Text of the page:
News of cyber threats is commonplace these days and unfortunately, much of it isn’t just “scary hype,” but rather cause for legitimate concern about your digital security.

One of the big problems is that once a cyber security company finds a way to block the criminals, the criminals simply find a way to circumvent the security. It comes down to a kind of “one-upmanship,” with your security in the balance. One threat getting attention right now is Stegware. Let’s examine exactly what this is, how it puts you at risk and how you can avoid it.

What is Stegware?

Stegware is malicious code designed by hackers to use steganography, the ancient practice of hiding something inside of something else that seems innocent, to conceal its nefarious intent.

In this case, the hackers take something like a digital picture and insert malicious code inside of the picture (or video or some other file). In the past, most virus scanners have only looked at certain types of files, particularly those with executable code.

In many instances, videos and pictures were thought to be “safe” and thus were not scanned. This is why it should have been an obvious target for hackers since it was such an open space for them to exploit. Sometimes the malicious code gets through the security wall and lies dormant until it is “triggered” by a second malicious file.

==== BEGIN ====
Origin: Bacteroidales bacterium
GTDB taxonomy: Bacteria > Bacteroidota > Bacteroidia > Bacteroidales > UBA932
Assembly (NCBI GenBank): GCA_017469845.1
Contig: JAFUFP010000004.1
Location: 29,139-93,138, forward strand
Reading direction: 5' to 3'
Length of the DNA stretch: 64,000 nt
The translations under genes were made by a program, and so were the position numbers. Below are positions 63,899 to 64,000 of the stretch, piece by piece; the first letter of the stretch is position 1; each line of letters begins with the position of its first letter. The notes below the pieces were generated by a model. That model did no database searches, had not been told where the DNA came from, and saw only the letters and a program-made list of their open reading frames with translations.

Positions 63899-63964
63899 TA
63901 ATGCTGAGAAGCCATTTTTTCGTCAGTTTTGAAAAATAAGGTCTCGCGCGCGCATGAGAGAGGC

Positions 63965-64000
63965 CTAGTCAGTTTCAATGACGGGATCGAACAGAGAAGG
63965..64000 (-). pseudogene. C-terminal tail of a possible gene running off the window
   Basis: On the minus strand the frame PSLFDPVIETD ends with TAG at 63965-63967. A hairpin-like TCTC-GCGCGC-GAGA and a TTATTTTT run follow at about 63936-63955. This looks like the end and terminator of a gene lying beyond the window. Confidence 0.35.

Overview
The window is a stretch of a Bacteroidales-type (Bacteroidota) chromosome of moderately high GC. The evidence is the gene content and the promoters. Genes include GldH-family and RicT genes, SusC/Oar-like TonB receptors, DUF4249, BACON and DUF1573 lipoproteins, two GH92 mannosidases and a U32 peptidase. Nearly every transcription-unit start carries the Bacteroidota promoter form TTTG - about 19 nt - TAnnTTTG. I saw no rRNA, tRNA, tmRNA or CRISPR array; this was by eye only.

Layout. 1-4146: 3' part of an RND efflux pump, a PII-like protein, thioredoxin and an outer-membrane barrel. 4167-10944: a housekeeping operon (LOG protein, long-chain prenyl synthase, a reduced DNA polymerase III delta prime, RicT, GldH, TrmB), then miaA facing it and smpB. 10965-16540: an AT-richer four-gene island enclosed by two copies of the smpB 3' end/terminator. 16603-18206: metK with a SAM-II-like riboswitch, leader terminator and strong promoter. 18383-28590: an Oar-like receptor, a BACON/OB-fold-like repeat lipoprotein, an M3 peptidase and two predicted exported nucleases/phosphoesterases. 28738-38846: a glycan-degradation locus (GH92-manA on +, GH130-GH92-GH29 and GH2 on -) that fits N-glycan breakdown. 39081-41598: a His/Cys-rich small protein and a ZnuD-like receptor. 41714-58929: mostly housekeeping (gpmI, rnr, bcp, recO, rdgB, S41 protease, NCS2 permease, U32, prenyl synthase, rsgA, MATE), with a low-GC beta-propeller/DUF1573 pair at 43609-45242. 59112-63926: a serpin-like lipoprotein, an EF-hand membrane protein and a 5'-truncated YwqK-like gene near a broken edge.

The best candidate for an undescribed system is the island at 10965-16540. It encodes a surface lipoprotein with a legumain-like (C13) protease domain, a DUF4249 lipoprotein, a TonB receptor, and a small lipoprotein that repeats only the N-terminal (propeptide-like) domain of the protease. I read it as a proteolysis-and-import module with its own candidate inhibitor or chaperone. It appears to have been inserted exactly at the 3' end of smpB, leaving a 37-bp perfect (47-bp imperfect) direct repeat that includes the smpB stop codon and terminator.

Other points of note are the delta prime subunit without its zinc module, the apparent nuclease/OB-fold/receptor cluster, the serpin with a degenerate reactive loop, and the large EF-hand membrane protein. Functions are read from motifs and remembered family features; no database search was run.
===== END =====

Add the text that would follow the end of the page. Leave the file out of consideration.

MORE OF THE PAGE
How does Stegware put you at risk?

Several recent Stegware attacks have been perpetrated by hackers known as the OceanLotus group. Most of these attacks have used .png image files to insert “backdoor loaders” onto a computer. This could allow the hackers to remotely access the infected computer, stealing or deleting files while collecting passwords and other personal information.

Stegware has the potential to be heavily exploited through the rise of social media. With so many pictures, videos, and images shared each day on platforms such as Facebook, Twitter, and Instagram, you can see how this threat could easily be spread. In fact, social media has recently been used to send malicious code commands to activate the malware.

Another way this technology has been used illegally is to “exfiltrate” data. A Chinese-American engineer was able to steal industrial secrets from his employer (General Electric) and he was then able to pull all of this stolen data out by embedding the information in a picture he emailed to himself. Here, the software that was designed to block such occurrences wasn’t able to scan the picture image and detect the data.

How to defend your data against Stegware

The biggest hurdle to eradicating the Stegware threat is that no single “magic bullet” cure exists. Instead, you need to have multiple levels of defense on your systems.  The recent use of Stegware to insert malicious code and malware into pictures and videos underscores the need to improve security on multiple levels. When a company or agency falls back on one or two “tried and true” security methods, they’re leaving themselves open to hackers, whose techniques are constantly evolving.